Sometimes you have to throw logic out the window.
I have many conversations with people about their businesses. I try to keep things lighthearted and not get too too serious about any subject. Sadly, or fortunately depending on how you look at it, I don’t have any conversations where the outcome will truly affect the world on a global scale – so I figure I’m approaching things in a healthy way. One tongue-in-cheek phrases I find myself saying time and time again when someone says that they don’t understand why their good idea isn’t being adopted or why their ideology is not the way most people think is, “well, you see, you’re thinking logically in an illogical world”. 19 out of 20 times I will at least get a smile out of them, and if I’m lucky, some added perspective to the conversation.
It’s gotten me thinking though, this joke is funny because it’s true. Why is this so? There are all sorts of questions we think about regularly that are too frustrating to warrant the time to really get to properly analyze.
- Why can’t we have a simplified tax code?
- Why isn’t there a national MLS?
- Why don’t teachers run our schools?
- How does someone in the UAW get $25/hour to push a broom?
- Why are banks reporting record earnings when much of the country is at it lowest economic point in a century?
- Why would someone possibly pay $7 for a latte or $9 for a pint of craft beer?
- Why do the Yankees seem to trade away all of their decent pitching prospects in exchange for has-beens?
- Why can’t people let others out of an elevator BEFORE rushing on themselves?
I don’t think anyone will ever be able to answer these last three so I’ll continue to brood on those offline; but, the first five can very much be attributed to politics. Now, everyone knows politics occur in Washington but the fact is, the larger ANY organization gets the more politics are involved. This should be fairly obvious. The Webster dictionary defines politics a few ways but the one I think most apropos is this one:
Political affairs or business; especially : competition between competing interest groups or individuals for power and leadership (as in a government)
I would distill that down to a very simple phrase: People want what they want.
The IRS doesn’t want a simple tax code because there are jobs and money invested in it being more complex. Think of all the auditors that would be unemployed if we all just paid 25% of our gross income to Uncle Sam. NAR doesn’t want a national MLS because MLSs generate revenue for them. More MLSs (over 900 of them I believe) means more memberships, more boards, and more money that goes to NAR. Confusion in our education system means that taxes are more easily justifiable and fear keeps parents in line. Politicians also love the subject when it comes to getting votes based on emotion. Unions don’t give anything back because if they set that precedent they may lose membership and that means less union dues collected. Banks are in the business of making money – literally. Unsuccessful banks serve as food for the successful ones. When citizens are late on their bills (like in a bad economy) banks make out big on interest and late fees which are astronomical when you consider the term of the loan. A bad economy is great for banks.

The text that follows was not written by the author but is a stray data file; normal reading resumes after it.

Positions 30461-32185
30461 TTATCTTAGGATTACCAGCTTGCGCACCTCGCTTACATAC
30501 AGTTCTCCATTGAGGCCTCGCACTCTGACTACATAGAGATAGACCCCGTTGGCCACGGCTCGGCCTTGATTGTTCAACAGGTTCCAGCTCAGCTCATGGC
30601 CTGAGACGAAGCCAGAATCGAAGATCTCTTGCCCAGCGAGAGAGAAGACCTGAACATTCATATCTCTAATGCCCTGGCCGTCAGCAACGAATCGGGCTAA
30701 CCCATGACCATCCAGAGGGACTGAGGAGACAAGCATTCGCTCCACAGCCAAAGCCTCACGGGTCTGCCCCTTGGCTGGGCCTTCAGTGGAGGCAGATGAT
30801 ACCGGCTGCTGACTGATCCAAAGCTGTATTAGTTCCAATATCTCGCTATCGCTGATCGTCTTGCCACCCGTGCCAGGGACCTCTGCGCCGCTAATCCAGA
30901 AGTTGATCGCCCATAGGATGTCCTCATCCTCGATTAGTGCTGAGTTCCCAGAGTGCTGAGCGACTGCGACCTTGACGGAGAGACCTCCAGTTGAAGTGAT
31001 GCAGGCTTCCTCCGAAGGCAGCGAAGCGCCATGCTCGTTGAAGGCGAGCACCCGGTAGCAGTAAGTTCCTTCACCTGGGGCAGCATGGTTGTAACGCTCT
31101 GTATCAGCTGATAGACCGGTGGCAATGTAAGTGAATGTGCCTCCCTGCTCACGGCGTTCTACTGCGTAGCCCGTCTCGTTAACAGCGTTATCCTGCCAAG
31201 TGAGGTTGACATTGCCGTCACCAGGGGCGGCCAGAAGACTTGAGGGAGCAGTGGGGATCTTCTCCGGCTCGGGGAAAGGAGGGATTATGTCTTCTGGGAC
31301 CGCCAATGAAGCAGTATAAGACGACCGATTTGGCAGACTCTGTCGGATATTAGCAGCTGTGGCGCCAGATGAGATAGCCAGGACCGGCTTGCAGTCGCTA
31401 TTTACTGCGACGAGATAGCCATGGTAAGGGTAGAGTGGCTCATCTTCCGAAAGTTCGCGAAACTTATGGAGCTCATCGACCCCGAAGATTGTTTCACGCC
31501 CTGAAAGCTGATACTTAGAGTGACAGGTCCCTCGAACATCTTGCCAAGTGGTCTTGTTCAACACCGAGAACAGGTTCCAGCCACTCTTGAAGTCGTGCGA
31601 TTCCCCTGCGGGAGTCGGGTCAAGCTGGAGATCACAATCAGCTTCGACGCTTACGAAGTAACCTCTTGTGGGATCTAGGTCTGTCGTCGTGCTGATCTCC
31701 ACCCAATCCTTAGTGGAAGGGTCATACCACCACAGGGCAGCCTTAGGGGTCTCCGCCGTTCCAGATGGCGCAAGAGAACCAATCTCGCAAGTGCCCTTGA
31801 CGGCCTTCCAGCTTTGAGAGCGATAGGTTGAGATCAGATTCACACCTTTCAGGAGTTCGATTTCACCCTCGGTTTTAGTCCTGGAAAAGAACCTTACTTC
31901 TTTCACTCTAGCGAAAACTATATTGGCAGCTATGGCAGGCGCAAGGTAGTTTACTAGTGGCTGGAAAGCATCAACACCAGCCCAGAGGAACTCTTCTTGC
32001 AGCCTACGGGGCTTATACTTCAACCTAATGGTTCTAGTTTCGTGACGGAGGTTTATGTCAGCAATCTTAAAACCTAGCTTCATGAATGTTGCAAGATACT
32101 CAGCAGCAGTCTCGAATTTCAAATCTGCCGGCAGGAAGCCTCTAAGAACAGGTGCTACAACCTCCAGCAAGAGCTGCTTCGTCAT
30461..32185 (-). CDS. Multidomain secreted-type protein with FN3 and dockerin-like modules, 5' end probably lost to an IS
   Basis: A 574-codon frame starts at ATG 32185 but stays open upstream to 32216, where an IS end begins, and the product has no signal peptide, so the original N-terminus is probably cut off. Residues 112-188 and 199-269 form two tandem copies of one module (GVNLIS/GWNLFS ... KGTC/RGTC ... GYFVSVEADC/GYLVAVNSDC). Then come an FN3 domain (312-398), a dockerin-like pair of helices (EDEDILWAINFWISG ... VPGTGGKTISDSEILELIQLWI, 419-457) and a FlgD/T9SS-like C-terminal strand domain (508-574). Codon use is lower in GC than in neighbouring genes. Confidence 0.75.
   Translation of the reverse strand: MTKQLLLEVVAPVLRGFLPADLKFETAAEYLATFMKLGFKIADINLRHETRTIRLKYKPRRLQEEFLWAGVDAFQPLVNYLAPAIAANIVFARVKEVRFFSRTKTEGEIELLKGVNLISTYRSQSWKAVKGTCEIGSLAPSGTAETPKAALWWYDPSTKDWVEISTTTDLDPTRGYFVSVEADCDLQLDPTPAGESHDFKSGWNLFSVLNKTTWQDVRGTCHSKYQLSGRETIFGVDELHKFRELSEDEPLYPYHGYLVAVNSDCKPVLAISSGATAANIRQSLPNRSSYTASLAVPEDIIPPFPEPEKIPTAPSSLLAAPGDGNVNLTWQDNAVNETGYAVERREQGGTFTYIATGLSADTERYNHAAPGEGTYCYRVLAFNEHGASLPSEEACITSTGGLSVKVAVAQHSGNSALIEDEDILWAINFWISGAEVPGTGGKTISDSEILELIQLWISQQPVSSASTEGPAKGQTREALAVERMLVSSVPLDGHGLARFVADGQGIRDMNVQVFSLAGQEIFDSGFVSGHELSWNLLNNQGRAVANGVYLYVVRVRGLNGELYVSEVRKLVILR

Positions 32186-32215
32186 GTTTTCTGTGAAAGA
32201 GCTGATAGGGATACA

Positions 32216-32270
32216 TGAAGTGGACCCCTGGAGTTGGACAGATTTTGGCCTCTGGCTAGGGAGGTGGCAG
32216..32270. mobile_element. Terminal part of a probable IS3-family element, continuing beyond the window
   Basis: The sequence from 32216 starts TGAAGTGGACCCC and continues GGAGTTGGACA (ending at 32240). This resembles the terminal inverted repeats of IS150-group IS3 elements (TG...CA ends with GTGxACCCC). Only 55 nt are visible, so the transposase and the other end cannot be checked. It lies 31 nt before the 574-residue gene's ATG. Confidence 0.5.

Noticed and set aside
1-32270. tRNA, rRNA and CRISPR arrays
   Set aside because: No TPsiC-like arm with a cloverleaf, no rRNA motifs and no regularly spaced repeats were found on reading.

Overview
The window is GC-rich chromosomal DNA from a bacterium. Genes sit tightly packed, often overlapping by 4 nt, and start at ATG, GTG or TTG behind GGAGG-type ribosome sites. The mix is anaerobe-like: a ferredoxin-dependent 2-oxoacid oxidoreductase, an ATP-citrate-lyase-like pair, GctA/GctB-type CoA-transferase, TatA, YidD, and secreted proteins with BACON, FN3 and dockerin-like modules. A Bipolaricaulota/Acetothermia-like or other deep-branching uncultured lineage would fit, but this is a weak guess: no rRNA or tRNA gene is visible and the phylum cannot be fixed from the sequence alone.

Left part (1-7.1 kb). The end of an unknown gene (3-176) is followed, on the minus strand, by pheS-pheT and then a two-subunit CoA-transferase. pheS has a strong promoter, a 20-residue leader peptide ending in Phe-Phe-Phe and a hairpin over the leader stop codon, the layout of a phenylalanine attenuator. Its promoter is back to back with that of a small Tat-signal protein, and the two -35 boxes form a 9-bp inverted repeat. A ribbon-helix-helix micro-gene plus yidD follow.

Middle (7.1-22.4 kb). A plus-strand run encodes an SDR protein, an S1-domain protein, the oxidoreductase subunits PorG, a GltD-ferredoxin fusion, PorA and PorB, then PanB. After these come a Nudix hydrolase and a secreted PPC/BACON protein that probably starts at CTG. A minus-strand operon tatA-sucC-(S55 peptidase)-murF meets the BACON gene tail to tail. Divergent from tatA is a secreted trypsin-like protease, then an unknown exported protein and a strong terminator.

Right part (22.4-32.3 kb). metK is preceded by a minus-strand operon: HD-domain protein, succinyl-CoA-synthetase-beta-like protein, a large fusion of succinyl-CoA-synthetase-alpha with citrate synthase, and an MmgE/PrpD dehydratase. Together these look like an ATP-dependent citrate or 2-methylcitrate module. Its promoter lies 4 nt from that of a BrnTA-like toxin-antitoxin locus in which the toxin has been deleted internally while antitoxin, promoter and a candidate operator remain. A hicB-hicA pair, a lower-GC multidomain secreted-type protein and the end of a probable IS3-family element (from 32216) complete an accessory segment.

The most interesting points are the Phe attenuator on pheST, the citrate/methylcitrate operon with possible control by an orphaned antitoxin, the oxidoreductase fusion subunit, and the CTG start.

You’re depressing me, Patrick
I don’t intend to make this a doom and gloom piece or a politically charged rant. Actually, it’s quite the contrary. You practice politics too – every time you post one of those silly memes up on your favorite social network, get involved with a discussion on the rights of any group, or refuse to buy a product because you feel the company does something you don’t like. We all do it. The point I am making here is that it’s human nature and it’s never going to go away. UNDERSTANDING THAT LAST SENTENCE IS THE POINT OF THIS POST. Once you get there you can move forward and make it work for you. Sometimes well, sometimes very well. Logic, regardless of how solid, does not always apply to business partially because there is no free market and partially because we are a flawed species (not always a bad thing).
What does this mean to your business?
Simply put, pay attention and get over it. Understanding those politics can save you a ton of heartache and money. The IRS isn’t going anywhere anytime soon so get yourself a good accountant and make sure you stay within reason when pushing the envelope. IMO owing a small tax bill at the end of the year is better than getting a big refund. NAR is never going to put together a national MLS so understand the big players and their similarities/differences when it comes to interacting with them. If you are a vendor stay away from geographically fragmented markets if what you do is labor intensive and custom. Banks want your money so be smart about borrowing from them – and how you pay it back. Interest and late charges are the most insidious and high margin transactions they do. Clear the credit card balance every month unless you are going to make more money off of that cash than they will off of you for not paying it – this is highly unlikely BTW.
And for God sake, get a 99¢ cup of coffee like the rest of the world! I’m sorry, paying that much is just silly.